Open Access
Article

Rapid motor progression of Parkinson’s disease associates with clinical and genetic variants

Ling-Xiao Cao1,2,Yong Jiang1,Ying-Shan Piao2,Yue Huang1,2,3,*
1
China National Clinical Research Center for Neurological Diseases, Beijing Tiantan Hospital, Capital Medical University, 100070 Beijing, China
2
Department of Neurology, Beijing Tiantan Hospital, Capital Medical University, 100070 Beijing, China
3
Department of Pharmacology, School of Medical Sciences, Faculty of Medicine & Health, UNSW Sydney, 2033 Sydney, Australia
DOI: 10.52586/5044 Volume 26 Issue 12, pp.1503-1512
Submited: 11 September 2021 Revised: 18 November 2021
Accepted: 26 November 2021 Published: 30 December 2021
*Corresponding Author(s):  
Yue Huang
E-mail:  
yue.huang@ncrcnd.org.cn
Copyright: © 2021 The author(s). Published by BRI. This is an open access article under the CC BY 4.0 license (https://creativecommons.org/licenses/by/4.0/).
Abstract

Introduction: Parkinson’s disease (PD) is caused by the interplay of genetic and environmental factors during brain aging. About 90 single nucleotide polymorphisms (SNPs) have been recently discovered associations with PD, but whether they associate with the clinical features of PD have not been fully addressed yet. Methods: Clinical data of 365 patients with PD who enrolled in Parkinson’s Progression Markers Initiative (PPMI) study were obtained. Patients with rapid motor progression were determined through clinical assessments over five years follow-up. In addition, genetic information of 44 targeted SNPs was extracted from the genetic database of NeuroX for the same cohort. Logistic regression was used to analyze the genetic associations with rapid motor progression of PD. Results: Among 365 patients with PD, there are more male (66%) than female (34%). Seven SNPs (rs6808178, rs115185635, rs12497850, rs34311866, rs3793947, rs11060180, rs9568188) were associated with faster motor progression (p << 0.05), and only rs6808178 passed multiple comparison correction (p << 0.0011). In addition, the extended 44 SNPs with autonomic dysfunction reach a fair prediction of AUC at 0.821. Conclusion: Genetics and autonomic function factors contribute to the motor progression at the clinical initiation of PD.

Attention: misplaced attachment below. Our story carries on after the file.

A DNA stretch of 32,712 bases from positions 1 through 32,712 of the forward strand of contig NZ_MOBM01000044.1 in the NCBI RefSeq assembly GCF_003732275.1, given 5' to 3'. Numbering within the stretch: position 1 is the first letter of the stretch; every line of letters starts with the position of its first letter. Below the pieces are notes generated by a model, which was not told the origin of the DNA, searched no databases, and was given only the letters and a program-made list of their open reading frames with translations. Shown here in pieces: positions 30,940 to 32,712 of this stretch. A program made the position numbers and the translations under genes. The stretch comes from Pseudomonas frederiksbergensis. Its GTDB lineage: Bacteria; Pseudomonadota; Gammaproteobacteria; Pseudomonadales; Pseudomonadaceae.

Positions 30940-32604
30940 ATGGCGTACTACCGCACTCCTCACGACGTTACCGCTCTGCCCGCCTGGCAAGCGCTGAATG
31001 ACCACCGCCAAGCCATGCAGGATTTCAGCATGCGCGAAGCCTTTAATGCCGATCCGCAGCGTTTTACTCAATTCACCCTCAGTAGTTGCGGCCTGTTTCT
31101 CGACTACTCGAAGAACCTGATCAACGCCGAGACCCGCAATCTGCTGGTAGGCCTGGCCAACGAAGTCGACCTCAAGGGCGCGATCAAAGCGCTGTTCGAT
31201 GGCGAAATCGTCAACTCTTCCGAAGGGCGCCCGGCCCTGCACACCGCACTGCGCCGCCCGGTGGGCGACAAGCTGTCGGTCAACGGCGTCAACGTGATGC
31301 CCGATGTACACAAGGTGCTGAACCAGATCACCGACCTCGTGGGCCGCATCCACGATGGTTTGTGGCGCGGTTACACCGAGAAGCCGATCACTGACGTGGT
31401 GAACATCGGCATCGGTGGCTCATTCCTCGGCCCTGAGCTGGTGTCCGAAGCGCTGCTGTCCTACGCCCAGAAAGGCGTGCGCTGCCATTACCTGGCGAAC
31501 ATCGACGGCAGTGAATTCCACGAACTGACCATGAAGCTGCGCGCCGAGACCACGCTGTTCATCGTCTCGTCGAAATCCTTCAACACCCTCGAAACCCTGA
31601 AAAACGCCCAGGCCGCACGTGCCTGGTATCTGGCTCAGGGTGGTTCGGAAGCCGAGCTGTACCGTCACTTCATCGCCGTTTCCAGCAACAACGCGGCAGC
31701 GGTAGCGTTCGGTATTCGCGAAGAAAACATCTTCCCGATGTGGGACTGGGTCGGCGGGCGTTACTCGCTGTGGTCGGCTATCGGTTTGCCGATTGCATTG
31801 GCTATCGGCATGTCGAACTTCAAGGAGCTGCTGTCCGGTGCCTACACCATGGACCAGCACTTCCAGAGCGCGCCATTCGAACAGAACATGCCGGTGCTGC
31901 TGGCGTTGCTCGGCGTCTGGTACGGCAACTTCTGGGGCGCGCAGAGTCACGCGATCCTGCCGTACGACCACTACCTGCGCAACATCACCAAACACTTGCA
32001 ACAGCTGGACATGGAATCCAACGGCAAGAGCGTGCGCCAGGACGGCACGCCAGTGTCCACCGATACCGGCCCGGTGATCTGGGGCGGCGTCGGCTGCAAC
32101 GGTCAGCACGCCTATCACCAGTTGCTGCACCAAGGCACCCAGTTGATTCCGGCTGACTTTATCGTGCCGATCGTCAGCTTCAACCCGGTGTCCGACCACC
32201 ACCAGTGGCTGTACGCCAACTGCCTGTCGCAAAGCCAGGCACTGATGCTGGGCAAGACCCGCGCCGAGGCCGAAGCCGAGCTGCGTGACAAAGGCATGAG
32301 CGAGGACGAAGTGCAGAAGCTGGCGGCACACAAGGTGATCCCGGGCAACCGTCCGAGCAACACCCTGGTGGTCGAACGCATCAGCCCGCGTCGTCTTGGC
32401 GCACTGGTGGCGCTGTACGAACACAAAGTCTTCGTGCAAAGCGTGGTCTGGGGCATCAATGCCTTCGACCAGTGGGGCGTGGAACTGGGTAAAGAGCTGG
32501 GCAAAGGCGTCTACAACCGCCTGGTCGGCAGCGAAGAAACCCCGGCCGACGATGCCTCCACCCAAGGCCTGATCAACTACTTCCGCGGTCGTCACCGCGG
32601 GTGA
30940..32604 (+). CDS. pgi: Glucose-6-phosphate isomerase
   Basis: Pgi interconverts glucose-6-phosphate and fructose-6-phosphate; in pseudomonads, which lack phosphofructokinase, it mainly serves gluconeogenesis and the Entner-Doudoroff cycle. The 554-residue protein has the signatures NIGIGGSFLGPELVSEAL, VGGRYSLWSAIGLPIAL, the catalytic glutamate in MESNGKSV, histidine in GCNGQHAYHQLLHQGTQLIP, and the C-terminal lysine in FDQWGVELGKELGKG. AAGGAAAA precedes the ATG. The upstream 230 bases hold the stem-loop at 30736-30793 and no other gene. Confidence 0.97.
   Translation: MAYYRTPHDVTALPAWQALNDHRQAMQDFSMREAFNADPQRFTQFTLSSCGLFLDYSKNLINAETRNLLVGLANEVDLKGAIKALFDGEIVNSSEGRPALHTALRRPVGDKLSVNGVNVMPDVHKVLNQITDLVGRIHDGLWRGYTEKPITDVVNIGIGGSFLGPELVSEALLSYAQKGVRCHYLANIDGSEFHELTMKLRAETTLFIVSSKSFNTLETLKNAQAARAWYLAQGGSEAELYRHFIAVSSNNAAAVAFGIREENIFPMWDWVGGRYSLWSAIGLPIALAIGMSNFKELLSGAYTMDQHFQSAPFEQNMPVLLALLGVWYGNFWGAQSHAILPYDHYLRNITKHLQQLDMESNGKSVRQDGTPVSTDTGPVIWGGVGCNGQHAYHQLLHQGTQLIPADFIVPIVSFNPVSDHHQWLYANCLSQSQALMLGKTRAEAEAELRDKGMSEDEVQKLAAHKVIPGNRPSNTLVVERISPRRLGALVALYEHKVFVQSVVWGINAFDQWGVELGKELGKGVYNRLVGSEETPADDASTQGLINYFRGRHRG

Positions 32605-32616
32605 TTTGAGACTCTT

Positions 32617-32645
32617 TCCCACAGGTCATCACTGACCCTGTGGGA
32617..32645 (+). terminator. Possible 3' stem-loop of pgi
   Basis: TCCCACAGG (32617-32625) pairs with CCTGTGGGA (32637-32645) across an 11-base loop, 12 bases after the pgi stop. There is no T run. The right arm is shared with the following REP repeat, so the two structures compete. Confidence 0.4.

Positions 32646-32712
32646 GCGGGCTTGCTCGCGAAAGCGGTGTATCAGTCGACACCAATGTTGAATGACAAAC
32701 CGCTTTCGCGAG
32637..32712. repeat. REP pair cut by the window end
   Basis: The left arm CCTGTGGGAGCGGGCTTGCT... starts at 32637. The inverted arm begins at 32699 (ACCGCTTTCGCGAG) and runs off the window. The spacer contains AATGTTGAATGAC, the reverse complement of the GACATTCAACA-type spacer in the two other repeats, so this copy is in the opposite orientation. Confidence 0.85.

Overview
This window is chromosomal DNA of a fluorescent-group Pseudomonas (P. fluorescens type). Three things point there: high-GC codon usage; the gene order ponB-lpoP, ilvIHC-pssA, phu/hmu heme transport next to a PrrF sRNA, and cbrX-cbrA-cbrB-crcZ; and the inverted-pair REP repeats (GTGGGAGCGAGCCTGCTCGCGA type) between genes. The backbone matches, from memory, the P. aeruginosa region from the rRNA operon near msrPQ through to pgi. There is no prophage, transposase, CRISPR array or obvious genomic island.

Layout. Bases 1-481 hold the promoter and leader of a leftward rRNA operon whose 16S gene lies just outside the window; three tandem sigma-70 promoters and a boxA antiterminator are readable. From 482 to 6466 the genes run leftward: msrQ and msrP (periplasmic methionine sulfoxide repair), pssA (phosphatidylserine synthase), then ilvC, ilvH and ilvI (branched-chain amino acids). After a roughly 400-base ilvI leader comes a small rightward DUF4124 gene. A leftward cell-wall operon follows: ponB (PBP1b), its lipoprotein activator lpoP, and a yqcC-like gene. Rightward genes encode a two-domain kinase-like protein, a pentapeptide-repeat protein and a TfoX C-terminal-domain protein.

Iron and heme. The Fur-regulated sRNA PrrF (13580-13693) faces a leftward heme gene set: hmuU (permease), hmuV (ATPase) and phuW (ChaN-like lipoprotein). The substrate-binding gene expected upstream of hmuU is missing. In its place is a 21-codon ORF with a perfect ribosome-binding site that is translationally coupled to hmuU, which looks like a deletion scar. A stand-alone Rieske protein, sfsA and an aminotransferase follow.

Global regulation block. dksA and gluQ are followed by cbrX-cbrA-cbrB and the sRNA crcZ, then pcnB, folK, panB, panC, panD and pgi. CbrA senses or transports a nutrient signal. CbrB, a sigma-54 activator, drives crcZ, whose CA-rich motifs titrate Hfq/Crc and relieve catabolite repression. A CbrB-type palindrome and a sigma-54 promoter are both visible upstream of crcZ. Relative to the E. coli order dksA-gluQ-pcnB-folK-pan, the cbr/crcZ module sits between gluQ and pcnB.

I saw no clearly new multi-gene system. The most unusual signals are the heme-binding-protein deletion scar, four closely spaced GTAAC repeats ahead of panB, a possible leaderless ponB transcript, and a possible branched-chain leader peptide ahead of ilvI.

Key words

Parkinson’s disease; Rapid motor progres-sion; Genes; Single nucleotide polymorphisms; Longitudi-nal study

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Ling-Xiao Cao, Yong Jiang, Ying-Shan Piao, Yue Huang. Rapid motor progression of Parkinson’s disease associates with clinical and genetic variants. Frontiers in Bioscience-Landmark. 2021. 26(12); 1503-1512.